The question that now begs an answer is how far-reaching the economic repercussions of Mursi’s declaration can be. Watani took the issue to the experts.
Flight of Egyptian capital
For starters, economic expert Mukhtar al-Sharif finds the IMF statement perfectly predictable. Internal unrest usually hinders the implementation of planned economic reforms. The IMF’s wish to link the loan to the stability of the economic and political situation aims at ensuring the implementation of the planned reforms. 
Dr Sharif warns that the rift, and ensuing violence, between the supporters and opponents of Mursi’s Constitutional Declaration can deepen the country’s economic woes. The event of preventing the judges of the Supreme Constitutional Court from accessing the court building has an even greater impact on the Egyptian economy, he says. Foreign investment and tourism may severely retreat in the wake of the fall in the stock market. Under such conditions, Egypt will never be able to achieve any economic revival. 
It was conspicuous that Egyptian investors were net sellers in the recent fall in the money market. Dr Sharif said that their haste to sell reflects their horror at Mursi’s declaration. It was an impulsive action, he said, and did not mean that Egyptian investors are fleeing the Egyptian market right away. Fleeing a market is a pre-determined, studied action that cannot be taken in haste, since it involves the search for new markets, alternative investment, and guarantees for such investment.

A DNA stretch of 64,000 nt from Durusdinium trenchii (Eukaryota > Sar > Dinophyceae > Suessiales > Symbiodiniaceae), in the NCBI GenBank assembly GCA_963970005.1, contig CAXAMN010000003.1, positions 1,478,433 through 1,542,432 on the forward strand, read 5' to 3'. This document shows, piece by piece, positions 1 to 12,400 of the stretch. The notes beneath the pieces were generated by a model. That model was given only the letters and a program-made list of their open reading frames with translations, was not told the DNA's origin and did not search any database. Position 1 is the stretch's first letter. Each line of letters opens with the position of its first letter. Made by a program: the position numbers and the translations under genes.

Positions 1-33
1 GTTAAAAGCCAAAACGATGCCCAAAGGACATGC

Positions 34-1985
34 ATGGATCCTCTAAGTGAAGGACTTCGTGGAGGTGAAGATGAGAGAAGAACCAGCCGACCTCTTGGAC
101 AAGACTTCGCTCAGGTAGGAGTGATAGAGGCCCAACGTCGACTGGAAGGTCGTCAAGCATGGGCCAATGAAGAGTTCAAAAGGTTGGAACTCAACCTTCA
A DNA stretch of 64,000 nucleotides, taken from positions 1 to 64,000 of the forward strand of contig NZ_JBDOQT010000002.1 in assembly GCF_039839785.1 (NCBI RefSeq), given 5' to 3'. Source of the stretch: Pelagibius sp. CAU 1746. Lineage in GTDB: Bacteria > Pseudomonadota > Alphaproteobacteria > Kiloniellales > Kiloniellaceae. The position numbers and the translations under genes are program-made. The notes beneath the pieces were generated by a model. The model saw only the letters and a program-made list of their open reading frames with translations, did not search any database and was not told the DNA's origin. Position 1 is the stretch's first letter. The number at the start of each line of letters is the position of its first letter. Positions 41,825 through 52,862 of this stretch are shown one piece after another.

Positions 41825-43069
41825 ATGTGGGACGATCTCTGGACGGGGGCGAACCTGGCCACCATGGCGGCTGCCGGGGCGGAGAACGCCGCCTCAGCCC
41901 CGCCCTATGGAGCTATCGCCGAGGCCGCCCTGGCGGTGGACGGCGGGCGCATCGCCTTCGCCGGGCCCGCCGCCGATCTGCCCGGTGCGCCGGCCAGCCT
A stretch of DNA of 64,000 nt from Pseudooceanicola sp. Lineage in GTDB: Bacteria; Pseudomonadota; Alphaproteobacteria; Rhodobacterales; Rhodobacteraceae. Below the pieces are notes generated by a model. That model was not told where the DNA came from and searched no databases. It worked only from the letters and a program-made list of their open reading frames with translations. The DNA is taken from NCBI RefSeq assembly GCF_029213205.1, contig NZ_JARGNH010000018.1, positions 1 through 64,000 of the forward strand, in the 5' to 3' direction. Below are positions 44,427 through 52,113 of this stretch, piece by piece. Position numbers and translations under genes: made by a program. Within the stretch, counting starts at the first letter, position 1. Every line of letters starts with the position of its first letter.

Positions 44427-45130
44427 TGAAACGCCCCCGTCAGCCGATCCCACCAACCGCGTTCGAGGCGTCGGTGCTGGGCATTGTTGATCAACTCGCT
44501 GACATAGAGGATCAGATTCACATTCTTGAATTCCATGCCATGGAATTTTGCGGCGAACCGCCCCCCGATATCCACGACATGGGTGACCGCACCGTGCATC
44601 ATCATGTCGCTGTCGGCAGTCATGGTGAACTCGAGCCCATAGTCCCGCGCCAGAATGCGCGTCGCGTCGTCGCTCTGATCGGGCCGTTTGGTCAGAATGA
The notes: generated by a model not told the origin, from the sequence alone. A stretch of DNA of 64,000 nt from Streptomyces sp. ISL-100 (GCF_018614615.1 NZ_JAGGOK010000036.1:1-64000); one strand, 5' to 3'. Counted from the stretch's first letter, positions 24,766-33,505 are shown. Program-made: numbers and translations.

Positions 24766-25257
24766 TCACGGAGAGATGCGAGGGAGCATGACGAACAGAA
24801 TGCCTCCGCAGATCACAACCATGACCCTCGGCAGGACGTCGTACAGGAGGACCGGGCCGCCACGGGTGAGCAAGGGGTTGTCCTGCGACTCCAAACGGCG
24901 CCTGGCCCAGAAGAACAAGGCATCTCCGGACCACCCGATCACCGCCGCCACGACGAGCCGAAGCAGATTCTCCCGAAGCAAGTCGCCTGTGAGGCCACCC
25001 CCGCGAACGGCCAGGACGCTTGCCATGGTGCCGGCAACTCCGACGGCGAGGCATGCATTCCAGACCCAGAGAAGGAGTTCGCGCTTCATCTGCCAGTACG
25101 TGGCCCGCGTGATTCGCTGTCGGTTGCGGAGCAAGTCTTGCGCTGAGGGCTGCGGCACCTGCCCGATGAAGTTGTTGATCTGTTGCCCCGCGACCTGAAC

The sudden flight of capitals occurred in Egypt twice in modern times: following World War II, and in 1956 when the Jews were pressured to leave Egypt, leaving their investments behind. Dr Sharif said Egyptians have not reached this stage at the moment.
Straining the State budget
Technical analyst, Ahmed Galal, stresses that the current unrest on the Egyptian street will in all probability affect the money markets for quite some time. Egyptian companies trading on the London stock exchange, Dr Galal says, lost 3 per cent of their value the day following Mursi’s Constitutional Declaration.